- provide additional scientific research opportunities
Acting as the kidneys of our ecosystem, wetlands improve water quality and help with flood abatement while providing plant and wildlife habitat. The new wetlands at Spring Run will store approximately 33 million gallons of water.
Five Rivers MetroParks has experience restoring wetlands at other sites, such as at Germantown MetroPark and the Great Miami Wetland Mitigation Bank. Spring Run, like these and countless other sites throughout Ohio, once had naturally occurring wetlands that were purposefully drained decades ago so the sites could be used for farmland. Spring Run has a high concentration of hydric soils, which are permanently or seasonally saturated by water — making the transition from golf course back to wetlands more successful.
The Spring Run Conservation Area Wetlands Restoration Project will include a variety of tasks, including:
- Heavy equipment will be used to used to create shallow depressions and other areas that hold water from both underground springs and rainwater.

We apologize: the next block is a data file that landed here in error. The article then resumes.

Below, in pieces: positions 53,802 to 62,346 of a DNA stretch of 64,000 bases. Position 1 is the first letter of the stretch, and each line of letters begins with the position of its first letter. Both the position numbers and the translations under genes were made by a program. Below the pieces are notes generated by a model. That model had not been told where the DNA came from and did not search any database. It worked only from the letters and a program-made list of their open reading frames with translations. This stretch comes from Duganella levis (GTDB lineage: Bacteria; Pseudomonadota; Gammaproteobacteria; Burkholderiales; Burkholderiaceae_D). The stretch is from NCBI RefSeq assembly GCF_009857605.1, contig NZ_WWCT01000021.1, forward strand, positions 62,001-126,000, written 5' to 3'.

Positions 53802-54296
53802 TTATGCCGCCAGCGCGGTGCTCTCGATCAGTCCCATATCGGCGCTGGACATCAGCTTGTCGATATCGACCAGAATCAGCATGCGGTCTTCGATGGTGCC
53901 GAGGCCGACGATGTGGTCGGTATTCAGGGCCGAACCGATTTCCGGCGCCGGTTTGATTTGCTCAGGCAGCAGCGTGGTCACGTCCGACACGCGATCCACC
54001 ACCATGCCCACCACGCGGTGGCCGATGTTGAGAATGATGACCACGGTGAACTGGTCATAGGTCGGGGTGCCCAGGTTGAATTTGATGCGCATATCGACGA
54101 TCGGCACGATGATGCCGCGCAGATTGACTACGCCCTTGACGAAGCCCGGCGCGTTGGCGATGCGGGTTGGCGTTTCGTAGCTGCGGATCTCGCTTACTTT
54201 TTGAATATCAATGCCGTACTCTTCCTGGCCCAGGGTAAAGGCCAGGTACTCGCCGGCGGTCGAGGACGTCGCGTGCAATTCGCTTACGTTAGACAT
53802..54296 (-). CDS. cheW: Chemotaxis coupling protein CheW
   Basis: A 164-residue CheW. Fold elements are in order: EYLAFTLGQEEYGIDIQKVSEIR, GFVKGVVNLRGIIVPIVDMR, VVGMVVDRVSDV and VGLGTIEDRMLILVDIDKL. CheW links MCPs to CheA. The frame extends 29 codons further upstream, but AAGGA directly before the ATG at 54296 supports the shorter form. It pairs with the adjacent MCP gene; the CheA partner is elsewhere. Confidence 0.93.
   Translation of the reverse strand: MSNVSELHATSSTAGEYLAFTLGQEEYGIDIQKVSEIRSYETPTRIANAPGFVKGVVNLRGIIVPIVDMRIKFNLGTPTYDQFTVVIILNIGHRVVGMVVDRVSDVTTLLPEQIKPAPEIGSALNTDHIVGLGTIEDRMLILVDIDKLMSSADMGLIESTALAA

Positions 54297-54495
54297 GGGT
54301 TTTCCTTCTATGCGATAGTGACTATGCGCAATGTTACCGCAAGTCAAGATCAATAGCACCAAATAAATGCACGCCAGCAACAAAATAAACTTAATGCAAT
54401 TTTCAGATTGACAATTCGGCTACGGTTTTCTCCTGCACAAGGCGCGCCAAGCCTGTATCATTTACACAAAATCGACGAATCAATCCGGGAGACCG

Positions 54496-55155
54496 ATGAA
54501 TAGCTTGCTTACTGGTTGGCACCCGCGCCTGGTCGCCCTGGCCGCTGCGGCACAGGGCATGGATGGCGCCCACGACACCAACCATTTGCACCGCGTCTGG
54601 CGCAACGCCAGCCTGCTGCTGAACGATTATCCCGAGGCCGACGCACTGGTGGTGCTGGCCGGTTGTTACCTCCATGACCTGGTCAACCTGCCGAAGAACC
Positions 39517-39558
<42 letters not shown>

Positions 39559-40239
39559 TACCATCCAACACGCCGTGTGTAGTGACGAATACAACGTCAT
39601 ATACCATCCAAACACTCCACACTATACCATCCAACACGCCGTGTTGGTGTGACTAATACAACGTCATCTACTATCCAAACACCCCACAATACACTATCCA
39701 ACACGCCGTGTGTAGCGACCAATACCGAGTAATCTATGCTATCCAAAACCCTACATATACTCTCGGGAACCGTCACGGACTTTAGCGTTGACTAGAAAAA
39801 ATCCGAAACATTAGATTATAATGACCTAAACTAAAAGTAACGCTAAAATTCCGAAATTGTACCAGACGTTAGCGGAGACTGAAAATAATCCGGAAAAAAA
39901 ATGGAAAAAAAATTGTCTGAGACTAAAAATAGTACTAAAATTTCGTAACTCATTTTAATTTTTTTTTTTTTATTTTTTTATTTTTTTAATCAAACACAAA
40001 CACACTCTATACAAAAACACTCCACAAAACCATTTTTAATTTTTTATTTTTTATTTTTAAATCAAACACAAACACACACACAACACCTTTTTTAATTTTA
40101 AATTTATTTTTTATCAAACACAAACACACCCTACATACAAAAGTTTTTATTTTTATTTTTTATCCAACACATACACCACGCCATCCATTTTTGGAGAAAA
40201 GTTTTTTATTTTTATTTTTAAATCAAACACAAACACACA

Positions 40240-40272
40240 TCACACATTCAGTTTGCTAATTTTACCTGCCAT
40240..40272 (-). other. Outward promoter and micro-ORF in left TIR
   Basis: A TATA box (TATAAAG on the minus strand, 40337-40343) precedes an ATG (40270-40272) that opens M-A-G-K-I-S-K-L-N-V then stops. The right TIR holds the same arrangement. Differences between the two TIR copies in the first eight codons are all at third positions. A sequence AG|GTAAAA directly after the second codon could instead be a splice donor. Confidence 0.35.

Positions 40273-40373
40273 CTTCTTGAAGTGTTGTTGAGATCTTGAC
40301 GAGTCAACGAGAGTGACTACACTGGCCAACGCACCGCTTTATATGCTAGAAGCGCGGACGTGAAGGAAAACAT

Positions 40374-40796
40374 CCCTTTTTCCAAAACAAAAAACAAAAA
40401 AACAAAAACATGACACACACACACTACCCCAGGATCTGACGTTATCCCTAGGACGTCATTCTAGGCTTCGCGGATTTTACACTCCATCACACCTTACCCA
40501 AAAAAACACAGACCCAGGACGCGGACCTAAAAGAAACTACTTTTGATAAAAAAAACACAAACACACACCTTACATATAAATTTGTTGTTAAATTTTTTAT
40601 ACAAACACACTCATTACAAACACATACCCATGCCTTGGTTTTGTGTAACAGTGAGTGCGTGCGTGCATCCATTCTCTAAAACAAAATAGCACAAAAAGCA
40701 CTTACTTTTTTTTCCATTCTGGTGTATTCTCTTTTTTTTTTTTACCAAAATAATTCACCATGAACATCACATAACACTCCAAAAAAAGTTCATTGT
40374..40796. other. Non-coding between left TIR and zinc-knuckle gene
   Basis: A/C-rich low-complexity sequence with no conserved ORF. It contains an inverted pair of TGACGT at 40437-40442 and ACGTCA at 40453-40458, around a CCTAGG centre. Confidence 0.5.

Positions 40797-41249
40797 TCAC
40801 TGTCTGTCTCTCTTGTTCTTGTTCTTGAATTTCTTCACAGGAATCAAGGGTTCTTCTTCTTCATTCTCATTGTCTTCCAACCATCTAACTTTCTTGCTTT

- Pollinator plants that thrive in wetland environments will be planted along the edges of the wetlands, and native trees and shrubs will be planted near the wetlands to create shade and wildlife habitat.
- Logs and limbs will be scattered throughout the wetlands to create refuge and perching areas for wildlife.
The H2Ohio grant already has allowed MetroParks to purchase two pieces of much-needed equipment that will be used to complete this project and for ongoing management of this site.
“When Gov. DeWine announced $5 million in H2Ohio grant funding for projects in the Ohio River Basin, I knew it was time for something to happen at the golf course,” Dietsch said. “Five Rivers MetroParks is a conservation agency with a mission to protect our region’s natural heritage, so this project is a perfect fit for the H2O initiative and its goals to restore and enhance wetlands.”
More About Spring Run Conservation Area
Spring Run is located in the Wolf Creek Watershed, part of the Great Miami Watershed — the largest in Ohio, which provides water to more than 2.3 million people.
Five Rivers MetroParks purchased the Great Miami Wetland Mitigation Bank in 2008 and has since been converting the former farmland to a natural area. It now includes several different habitats, including 25 acres of wetlands along with prairie, forest and grassland habitats. The land is home to such native plants as swamp milkweed — a food source for the now-endangered monarch butterfly.